The works presented in the exhibition are preliminary, but in no way rudimentary. Kim employs the reverse-painting method, using pen, pencil and acrylic on acetate to produce delightfully liminal works, suspended between the blueprint stage and completed work. The multilayered abstraction may appear to be enigmatic and incomprehensible on the surface, but Kim’s works calls for one to adopt a new method of decoding.

Associations enable Kim to create works akin to poetry, which need complete submission on part of the viewer in order to be appreciated. One needs to completely concede to the flow of the work before the work will reveal its coherencies. As writer and artist Travis Jeppesen writes, in the exhibition’s accompanying text, “one has a set of ideas that is really like a potent haze that follows wherever one may wander, a haze derived from all that one has lived and absorbed, that fascinates and disturbs, and from that haze, the poem, the work unfurls itself.”

SUNG HWAN KIM, Maudlin Hole and the Moon (Set), 2016, poster pen, pencil, masking tape and tape on paper, 43 × 56.5 × 5 cm. Courtesy Wilkinson Gallery, London.

Many of Kim’s associations occupy a liminal position, because his visual narrative takes into account the “expanded language,” which encompasses the use of light, action, movement and projections, in addition to utilizing words. Such language enables him to work between modes of expression and makes his work function between different mediums. Many of the drawings on display have an inherent theatrical element. Works like Stairs Through the Scrim (2015) and Maudlin Hole and the Moon (Set) (2016) make use of a medley of blueprints from his performances—such as initial set and stage designs, as well as architectural and spatial elements—making the work both preparatory and finished. The works are a glimpse into the creator’s thought process—open-ended, frenetic and ongoing.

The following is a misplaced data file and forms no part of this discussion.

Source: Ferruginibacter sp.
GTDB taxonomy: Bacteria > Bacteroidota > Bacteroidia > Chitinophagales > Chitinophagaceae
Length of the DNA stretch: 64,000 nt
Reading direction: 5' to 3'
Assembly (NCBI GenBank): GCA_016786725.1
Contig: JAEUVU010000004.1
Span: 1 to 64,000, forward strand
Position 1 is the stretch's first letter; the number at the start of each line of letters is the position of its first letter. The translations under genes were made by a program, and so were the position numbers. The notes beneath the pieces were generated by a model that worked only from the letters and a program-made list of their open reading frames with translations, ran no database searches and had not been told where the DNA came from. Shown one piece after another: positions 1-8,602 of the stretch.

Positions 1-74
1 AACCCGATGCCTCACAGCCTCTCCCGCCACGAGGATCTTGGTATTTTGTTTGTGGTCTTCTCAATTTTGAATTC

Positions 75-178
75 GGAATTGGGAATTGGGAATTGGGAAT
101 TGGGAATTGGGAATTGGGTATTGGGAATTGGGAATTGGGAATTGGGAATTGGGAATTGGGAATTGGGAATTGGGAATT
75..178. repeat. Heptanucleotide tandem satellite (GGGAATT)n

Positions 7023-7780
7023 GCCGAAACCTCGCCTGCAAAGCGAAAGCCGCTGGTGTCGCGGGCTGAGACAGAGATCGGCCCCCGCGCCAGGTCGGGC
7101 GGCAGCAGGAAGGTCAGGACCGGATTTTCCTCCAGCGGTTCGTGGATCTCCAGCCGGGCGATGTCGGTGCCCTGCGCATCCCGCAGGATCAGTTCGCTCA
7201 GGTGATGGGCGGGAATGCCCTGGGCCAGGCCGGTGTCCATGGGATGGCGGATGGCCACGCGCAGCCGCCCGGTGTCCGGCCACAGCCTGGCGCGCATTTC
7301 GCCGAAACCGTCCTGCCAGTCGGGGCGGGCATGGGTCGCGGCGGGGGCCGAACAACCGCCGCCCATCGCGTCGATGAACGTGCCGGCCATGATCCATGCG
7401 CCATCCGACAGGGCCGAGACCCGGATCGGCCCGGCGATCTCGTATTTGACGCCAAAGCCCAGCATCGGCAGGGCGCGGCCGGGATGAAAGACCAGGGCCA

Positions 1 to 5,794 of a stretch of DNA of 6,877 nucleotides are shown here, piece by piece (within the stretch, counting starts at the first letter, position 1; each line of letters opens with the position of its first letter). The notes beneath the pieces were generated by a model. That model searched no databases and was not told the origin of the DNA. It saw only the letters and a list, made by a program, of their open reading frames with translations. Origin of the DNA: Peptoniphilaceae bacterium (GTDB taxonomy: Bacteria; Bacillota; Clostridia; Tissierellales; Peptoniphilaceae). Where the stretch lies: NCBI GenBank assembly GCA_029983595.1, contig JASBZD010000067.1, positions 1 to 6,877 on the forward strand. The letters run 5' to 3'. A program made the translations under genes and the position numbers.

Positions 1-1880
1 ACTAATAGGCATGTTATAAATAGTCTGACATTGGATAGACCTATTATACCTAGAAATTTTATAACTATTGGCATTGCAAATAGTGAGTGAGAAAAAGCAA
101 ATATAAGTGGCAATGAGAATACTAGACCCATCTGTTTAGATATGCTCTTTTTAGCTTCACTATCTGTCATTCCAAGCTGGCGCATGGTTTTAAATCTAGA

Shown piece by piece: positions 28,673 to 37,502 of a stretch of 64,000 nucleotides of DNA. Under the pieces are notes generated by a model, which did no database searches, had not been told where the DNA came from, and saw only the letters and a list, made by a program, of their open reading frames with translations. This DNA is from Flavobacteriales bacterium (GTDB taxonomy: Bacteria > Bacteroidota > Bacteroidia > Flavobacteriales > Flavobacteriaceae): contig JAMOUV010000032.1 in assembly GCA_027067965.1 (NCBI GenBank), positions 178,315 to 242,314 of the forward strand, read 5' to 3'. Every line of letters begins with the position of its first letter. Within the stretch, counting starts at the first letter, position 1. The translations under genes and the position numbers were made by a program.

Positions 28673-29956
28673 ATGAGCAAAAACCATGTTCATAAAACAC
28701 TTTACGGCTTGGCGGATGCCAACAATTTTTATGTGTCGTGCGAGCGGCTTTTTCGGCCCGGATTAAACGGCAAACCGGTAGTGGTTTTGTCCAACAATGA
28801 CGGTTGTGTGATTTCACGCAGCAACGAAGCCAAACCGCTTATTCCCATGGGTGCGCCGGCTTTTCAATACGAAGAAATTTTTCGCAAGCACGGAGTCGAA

SUNG HWAN KIM, Stairs Through the Scrim, 2015, poster pen, pencil and tape on paper, 42.5 × 53 × 5 cm. Courtesy Wilkinson Gallery, London.

Before becoming an artist, Kim studied mathematics and engineering and was en route to becoming an architect. Although his career path diverted towards the arts, his fascination for architecture never really left the artist. This fixation is notably present in his drawings, which incorporate a meticulous, almost sculptural feel. In Woman Head by the Water (Hand) (2015), bits of acetate thrust into the third plane give an added dimensionality to the work. Part visceral, part abstract, the work functions in multiple layers, giving rise to a sensorial reaction that relates to the phantasmagorical and the magical.

SUNG HWAN KIM, Woman Head by the Water (Hand), 2015, poster pen, pencil, acrylic, acetate and tape on paper, 52 × 56.5 × 5 cm. Courtesy Wilkinson Gallery, London.

These drawings relate to many of Kim’s video works that are composed of short, fragmented dreamscapes, often introducing tropes of fantasy, magic realism and science fiction. Rather than mapping a linear way of realization, these works bring to light the inner complexities and subtleties that go into conceiving a performance.